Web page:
Presidential clemencies are fairly well documented. Statistics can be seen at political scientist P.S Ruckman, Jr.’s web sites. However, much less is known about state clemency. The Clemency Report will try to collect historical statistics for the states over the coming months to help understand how clemency works in the laboratories of democracy.
We start with Florida’s 148 sentence commutations since 1980. Current Gov. Rick Scott has shortened sentences at a rate of less than 1 in 300,000 prisoners, far below the 1 in 1,000 rate that indicate a minimally functioning executive clemency process. Detailed data follow.
Florida governors can commute sentences with the approval of two of the three other statewide officeholders. Florida has statewide elections for attorney general, the chief financial officer and the agriculture secretary, in addition to governor. The state once elected six positions statewide, but streamline that to three in 2003 — without change how the constitutional requirement for a governor to get clemency approval.
What the numbers show:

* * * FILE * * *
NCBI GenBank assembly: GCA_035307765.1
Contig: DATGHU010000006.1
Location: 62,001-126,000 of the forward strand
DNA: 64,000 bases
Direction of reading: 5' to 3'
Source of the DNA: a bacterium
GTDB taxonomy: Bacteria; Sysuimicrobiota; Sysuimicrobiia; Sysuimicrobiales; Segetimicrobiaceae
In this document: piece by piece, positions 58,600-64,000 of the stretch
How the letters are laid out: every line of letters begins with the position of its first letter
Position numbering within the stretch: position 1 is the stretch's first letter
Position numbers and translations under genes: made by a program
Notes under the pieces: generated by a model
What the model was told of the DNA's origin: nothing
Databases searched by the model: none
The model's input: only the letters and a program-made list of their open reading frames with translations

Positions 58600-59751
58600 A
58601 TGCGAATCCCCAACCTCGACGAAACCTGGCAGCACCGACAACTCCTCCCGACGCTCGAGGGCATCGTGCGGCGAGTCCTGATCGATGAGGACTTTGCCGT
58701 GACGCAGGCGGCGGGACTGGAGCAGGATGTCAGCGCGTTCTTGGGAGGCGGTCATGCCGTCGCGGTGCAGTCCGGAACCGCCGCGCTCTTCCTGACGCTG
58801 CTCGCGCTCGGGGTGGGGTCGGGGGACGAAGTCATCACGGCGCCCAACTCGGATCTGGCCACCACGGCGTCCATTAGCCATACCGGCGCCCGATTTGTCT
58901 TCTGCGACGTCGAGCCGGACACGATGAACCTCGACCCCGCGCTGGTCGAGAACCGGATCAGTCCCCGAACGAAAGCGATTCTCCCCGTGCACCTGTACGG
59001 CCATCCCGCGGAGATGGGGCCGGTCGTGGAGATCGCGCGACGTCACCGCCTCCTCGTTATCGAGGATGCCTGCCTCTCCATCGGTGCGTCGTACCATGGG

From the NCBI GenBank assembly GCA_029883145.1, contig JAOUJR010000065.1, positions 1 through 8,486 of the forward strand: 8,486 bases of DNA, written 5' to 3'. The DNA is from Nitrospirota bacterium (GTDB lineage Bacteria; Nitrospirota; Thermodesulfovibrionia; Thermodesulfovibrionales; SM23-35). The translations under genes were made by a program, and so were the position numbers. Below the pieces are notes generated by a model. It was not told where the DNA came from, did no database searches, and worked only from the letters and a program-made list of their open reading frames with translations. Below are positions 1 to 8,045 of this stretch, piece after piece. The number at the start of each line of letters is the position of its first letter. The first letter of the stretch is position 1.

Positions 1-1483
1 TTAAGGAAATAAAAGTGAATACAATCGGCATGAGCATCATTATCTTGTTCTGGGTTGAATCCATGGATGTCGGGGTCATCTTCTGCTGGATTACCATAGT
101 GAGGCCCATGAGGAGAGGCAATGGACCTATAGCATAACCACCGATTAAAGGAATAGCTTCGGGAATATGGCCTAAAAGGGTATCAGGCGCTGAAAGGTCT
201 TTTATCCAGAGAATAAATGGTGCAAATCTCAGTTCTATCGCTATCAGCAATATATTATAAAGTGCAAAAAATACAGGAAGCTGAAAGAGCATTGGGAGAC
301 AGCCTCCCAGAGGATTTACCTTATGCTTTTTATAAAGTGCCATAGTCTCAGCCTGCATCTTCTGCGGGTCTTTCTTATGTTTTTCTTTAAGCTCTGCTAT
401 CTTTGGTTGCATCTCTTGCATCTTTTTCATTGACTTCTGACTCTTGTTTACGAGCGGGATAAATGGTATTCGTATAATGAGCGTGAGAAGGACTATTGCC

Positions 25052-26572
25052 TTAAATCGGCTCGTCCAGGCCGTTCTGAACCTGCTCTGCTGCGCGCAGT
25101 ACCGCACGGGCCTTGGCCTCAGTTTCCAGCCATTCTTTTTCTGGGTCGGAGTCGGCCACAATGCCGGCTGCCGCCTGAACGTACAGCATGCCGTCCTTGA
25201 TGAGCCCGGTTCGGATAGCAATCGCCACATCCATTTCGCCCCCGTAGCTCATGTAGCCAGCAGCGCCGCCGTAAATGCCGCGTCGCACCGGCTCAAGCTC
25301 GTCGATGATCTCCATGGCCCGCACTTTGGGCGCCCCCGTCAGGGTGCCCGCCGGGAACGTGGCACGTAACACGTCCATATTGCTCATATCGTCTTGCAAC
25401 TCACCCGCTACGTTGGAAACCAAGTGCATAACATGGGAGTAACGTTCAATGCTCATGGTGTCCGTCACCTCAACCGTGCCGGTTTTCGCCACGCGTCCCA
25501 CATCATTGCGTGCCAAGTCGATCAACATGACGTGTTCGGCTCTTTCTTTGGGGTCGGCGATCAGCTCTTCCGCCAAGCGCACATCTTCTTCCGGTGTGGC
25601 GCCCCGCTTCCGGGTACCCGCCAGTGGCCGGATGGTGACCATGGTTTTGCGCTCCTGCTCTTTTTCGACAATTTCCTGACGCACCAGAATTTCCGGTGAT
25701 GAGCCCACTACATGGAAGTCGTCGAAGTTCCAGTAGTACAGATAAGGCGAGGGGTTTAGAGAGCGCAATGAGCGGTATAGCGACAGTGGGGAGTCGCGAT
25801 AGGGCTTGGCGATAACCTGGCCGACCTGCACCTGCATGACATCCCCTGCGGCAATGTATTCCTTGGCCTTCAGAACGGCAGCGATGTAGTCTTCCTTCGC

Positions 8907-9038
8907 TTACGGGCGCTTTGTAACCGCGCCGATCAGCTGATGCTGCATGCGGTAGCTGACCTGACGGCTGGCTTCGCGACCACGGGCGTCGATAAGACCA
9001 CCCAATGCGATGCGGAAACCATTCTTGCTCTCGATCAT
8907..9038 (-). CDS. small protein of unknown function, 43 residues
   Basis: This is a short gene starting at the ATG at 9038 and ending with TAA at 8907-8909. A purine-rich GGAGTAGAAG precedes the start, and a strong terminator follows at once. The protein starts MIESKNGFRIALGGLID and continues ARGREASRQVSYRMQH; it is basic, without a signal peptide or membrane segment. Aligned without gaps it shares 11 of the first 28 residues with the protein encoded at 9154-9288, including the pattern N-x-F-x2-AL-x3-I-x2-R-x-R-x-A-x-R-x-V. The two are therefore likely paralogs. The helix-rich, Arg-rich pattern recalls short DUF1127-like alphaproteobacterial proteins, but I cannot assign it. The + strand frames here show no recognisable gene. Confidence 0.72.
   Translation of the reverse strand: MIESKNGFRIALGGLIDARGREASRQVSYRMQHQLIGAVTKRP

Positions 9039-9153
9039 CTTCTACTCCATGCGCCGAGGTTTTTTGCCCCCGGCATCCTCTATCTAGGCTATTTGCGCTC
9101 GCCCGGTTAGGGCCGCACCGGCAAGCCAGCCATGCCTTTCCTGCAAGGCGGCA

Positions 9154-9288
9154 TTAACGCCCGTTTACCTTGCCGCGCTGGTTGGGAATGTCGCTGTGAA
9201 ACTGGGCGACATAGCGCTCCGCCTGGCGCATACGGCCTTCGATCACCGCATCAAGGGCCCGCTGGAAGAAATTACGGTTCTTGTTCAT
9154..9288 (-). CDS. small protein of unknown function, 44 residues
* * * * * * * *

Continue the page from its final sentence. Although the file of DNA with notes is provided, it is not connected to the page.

- Democratic governors granted more commutations than Republicans.
- Current Republican Gov. Rick Scott has granted only one since taking office in 2011.
- Since 1980, half of sentence commutations have been for murder. One-fifth have been for drugs. The rest have been for other crimes, such as robbery and DUI Manslaughter.
- In one-fourth of cases, governors simply removed mandatory minimum sentences. In nearly 60%, governors released inmates for time served, often effectively the same as removing a mandatory minimum. In 18% of cases, sentences were reduced to specific level.
|Governor||Party||Commutations per year|
|Note: Crist has been a Republican, Independent and Democrat.|
|Party||Commutations per year|
|% of total||48.6%||18.9%||30.4%|
|By commutation type|
|Remove mandatory||Time served||Reduced to fixed level|
|% of total||24.3%||58.8%||17.6%|